Mountains basically are part of the water cycle. they attract moisture and release it from the atmosphere, so that it can return, via rivers and plains to the seas once again. All that water, pouring on the mountains has its effects though. Water dissolves and erodes rocks, breaking those mountains down, creating caves and gorges, huge, sharply-pointed mountains become rounded, hills in time, surrounded by rolling plains of soil and silt. If the mountains are suitably volcanic, or were once part of the right sort of sea, the soils created will be highly fertile, rich in minerals.

Dangerous When Wet

The water cycle

If you want rivers, storms, trees and all manner of useful things, you have to keep the water cycle cycling.

As important as mountains are to the water cycle, water is important to the landscape. Glaciers and rivers carve and erode the land, the seas are constantly nibbling inland too. On Earth we have the essential Hydrological cycle that keeps the rivers running.

Water forms lakes in suitable depressions in the land, and if large enough, and warm enough, the water can evaporate from the lake at the same rate or faster than it fills, which causes the water to turn salty (from dissolved mineral salts) and can form a salt-lake (or inland sea), and in time may form a salt-flat. Salt lakes are quite common on Earth (there have been some enormous ones in the past). Most lakes however are simply a slightly deeper, slightly wider part of a river and empty at the opposite end to where they fill.

Rivers (and their cold cousins glaciers) carry silt down from the mountains across the landscape, they drop the silt in the slow moving parts of the river (like the inside of river bends) and pick more silt when fast-moving (like the outside of a bend) which over time causes the river to change shape and creates a river valley (glaciers tend to be more direct and create steeper sided valleys), it can create oxbow-lakes as curves are cut free from the river entirely. When the river is particularly large and heavily silted it tends to create a river delta at its mouth. River deltas are usually highly fertile areas, and are often amongst the first places that people tend to inhabit.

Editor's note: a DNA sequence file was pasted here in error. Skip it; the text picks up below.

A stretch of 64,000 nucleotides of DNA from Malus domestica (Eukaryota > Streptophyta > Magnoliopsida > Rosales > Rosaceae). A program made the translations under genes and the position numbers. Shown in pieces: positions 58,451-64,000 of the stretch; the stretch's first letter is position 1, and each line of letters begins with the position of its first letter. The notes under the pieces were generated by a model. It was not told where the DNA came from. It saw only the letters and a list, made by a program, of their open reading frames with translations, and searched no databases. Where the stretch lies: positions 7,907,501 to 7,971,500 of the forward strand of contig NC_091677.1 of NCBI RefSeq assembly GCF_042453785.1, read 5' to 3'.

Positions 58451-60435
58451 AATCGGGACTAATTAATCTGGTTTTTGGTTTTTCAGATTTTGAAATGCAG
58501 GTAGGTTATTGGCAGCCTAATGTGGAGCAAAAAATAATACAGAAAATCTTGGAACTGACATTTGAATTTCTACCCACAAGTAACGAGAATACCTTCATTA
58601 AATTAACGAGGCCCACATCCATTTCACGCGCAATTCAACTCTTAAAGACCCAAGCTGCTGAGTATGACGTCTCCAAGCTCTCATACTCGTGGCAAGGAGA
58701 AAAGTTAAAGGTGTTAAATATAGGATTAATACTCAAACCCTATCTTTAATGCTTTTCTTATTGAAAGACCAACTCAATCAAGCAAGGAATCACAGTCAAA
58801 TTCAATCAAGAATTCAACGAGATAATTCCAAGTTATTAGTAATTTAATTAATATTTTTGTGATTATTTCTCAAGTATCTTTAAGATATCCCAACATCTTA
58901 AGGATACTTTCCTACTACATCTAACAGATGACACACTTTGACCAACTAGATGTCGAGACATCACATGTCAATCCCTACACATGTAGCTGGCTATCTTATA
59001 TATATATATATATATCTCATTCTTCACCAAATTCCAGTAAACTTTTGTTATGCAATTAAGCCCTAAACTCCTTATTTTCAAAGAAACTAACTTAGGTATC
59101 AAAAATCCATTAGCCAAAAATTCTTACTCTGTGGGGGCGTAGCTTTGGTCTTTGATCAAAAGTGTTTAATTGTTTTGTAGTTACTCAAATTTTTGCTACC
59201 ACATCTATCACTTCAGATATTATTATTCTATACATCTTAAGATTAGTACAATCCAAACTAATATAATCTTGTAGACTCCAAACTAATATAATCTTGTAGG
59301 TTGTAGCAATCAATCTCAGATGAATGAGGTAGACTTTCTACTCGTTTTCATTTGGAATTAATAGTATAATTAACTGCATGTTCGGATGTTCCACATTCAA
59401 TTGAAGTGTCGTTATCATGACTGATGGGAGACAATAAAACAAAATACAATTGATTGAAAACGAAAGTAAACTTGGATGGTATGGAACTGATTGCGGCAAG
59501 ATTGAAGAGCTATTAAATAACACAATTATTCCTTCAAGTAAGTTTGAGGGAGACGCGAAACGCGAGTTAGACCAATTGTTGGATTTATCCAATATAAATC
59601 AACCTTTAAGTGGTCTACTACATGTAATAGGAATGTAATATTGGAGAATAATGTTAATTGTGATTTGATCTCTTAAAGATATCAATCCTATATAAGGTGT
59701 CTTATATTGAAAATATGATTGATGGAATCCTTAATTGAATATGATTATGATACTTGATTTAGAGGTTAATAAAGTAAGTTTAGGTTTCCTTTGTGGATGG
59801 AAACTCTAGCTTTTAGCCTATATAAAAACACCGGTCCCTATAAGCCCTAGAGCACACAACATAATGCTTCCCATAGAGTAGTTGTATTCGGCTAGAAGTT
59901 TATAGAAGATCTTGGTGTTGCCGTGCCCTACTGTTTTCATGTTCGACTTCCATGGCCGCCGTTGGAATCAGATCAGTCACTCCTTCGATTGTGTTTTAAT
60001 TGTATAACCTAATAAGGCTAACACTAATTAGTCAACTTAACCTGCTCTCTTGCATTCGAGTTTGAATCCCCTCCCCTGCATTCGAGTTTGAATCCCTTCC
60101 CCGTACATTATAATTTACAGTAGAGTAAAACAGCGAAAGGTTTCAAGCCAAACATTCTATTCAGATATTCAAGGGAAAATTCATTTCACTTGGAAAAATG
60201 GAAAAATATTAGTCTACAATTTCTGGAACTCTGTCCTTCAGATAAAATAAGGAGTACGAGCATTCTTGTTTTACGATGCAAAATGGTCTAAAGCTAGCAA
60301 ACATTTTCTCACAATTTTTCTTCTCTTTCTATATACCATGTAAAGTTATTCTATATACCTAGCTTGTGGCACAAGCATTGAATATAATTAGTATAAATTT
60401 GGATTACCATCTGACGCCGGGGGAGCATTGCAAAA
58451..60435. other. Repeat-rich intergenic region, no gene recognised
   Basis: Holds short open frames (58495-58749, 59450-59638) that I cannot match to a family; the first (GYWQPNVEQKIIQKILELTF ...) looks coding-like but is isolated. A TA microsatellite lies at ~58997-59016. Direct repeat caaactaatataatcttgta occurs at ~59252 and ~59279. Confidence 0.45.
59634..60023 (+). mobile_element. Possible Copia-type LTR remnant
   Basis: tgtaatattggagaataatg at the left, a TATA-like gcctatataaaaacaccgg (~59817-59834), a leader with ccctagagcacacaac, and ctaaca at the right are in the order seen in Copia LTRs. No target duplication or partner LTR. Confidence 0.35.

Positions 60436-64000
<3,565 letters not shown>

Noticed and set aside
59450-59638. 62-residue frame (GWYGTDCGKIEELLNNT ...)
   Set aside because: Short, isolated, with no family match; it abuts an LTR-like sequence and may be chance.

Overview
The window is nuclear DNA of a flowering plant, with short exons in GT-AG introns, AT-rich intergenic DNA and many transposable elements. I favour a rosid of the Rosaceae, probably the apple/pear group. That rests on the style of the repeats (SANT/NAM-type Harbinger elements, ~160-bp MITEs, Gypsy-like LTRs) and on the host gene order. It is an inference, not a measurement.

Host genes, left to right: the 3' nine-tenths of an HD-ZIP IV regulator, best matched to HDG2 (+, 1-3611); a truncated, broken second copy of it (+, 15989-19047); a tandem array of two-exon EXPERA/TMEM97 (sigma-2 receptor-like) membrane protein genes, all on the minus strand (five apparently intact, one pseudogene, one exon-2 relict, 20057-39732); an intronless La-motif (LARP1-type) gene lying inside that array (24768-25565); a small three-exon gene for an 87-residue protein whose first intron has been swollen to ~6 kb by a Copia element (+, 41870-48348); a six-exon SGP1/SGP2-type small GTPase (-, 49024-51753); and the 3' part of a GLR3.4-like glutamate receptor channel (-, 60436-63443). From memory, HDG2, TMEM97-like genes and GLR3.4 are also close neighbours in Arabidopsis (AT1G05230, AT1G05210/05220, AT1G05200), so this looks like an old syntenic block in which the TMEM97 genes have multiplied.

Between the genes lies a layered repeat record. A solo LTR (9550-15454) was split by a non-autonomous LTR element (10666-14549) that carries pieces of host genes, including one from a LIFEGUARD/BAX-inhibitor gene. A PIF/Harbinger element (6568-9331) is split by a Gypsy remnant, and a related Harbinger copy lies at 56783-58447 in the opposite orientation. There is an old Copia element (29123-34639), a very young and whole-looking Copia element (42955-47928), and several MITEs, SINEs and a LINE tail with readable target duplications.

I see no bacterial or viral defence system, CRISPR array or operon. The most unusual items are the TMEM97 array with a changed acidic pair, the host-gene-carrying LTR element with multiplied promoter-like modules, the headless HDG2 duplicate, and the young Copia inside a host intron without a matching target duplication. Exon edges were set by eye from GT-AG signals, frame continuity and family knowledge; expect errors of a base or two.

The actions of waves and tides is constantly gnawing at the base of cliffs around the coastlines of all the continents. In some places the rate of gnawing is fast enough that you can almost watch gardens and houses fall into the sea, but usually on average the coastline is fairly static. Storms and tsunamis may suddenly take a section of a cliff or drag a low lying loose soils and sands out to sea, but the processes of water erosion (from river and sea) are gradual processes that change the outline of an area slowly. Still though when huge bodies of water are released at once they can wreak massive changes to the landscape (the Badlands in Montana seem to have been created in a few hours when a wall of ice collapsed and released Megalitres of water across the North-West of America), also as landscapes alter river valleys and gorges can change how they are used by water. An example may be the Grand Canyon which some geologists believe was carved in the opposite direction to how the Colorado river now flows, as the land has risen in the meantime.

A Living World

There is a big difference between Earth and Mars, some of that is down to the thickness of Earth’s atmosphere and the functioning water cycle, but there are signs that early on Mars had both of these things. The biggest difference is the lack of life. Life smooths the rough edges of the worlds, it accelerates the formation of ocean mud, and rock erosion, as plant roots tear apart the valleys around the rivers, but also slow the after erosion and divert the rivers.

Earth has about as many impact craters as Mars, but top-soil and tree canopies smooth them practically out of existence. This is why on Earth the most famous craters all occur in deserts, where they are easily spotted.